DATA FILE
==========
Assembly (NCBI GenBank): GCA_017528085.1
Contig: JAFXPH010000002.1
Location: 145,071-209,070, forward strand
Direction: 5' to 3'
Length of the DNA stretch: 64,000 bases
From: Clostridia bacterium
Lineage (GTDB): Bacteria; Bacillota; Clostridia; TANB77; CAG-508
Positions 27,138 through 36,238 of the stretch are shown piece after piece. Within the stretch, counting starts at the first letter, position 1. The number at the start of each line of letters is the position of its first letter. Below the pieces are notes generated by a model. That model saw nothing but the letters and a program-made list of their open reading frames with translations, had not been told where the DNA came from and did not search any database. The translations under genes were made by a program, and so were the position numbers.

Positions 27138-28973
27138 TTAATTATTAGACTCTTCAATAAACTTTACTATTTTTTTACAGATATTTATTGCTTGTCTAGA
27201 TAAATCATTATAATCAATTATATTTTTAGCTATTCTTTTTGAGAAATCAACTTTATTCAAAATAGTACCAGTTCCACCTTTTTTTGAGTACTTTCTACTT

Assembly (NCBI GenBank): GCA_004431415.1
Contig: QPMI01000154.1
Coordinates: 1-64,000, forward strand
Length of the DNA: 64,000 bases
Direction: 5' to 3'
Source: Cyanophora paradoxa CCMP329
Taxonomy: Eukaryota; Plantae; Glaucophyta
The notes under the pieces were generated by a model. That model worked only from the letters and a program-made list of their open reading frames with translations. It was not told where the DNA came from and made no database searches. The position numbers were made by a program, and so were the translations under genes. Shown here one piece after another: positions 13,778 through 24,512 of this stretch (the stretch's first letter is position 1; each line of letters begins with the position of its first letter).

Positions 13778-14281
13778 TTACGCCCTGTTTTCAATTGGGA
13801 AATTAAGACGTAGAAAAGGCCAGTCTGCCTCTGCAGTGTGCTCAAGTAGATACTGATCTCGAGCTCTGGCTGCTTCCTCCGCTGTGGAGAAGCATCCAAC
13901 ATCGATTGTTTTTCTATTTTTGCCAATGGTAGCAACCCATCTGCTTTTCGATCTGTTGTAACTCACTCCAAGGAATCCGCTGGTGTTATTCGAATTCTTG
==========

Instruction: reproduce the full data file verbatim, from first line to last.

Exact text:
Assembly (NCBI GenBank): GCA_017528085.1
Contig: JAFXPH010000002.1
Location: 145,071-209,070, forward strand
Direction: 5' to 3'
Length of the DNA stretch: 64,000 bases
From: Clostridia bacterium
Lineage (GTDB): Bacteria; Bacillota; Clostridia; TANB77; CAG-508
Positions 27,138 through 36,238 of the stretch are shown piece after piece. Within the stretch, counting starts at the first letter, position 1. The number at the start of each line of letters is the position of its first letter. Below the pieces are notes generated by a model. That model saw nothing but the letters and a program-made list of their open reading frames with translations, had not been told where the DNA came from and did not search any database. The translations under genes were made by a program, and so were the position numbers.

Positions 27138-28973
27138 TTAATTATTAGACTCTTCAATAAACTTTACTATTTTTTTACAGATATTTATTGCTTGTCTAGA
27201 TAAATCATTATAATCAATTATATTTTTAGCTATTCTTTTTGAGAAATCAACTTTATTCAAAATAGTACCAGTTCCACCTTTTTTTGAGTACTTTCTACTT

Assembly (NCBI GenBank): GCA_004431415.1
Contig: QPMI01000154.1
Coordinates: 1-64,000, forward strand
Length of the DNA: 64,000 bases
Direction: 5' to 3'
Source: Cyanophora paradoxa CCMP329
Taxonomy: Eukaryota; Plantae; Glaucophyta
The notes under the pieces were generated by a model. That model worked only from the letters and a program-made list of their open reading frames with translations. It was not told where the DNA came from and made no database searches. The position numbers were made by a program, and so were the translations under genes. Shown here one piece after another: positions 13,778 through 24,512 of this stretch (the stretch's first letter is position 1; each line of letters begins with the position of its first letter).

Positions 13778-14281
13778 TTACGCCCTGTTTTCAATTGGGA
13801 AATTAAGACGTAGAAAAGGCCAGTCTGCCTCTGCAGTGTGCTCAAGTAGATACTGATCTCGAGCTCTGGCTGCTTCCTCCGCTGTGGAGAAGCATCCAAC
13901 ATCGATTGTTTTTCTATTTTTGCCAATGGTAGCAACCCATCTGCTTTTCGATCTGTTGTAACTCACTCCAAGGAATCCGCTGGTGTTATTCGAATTCTTG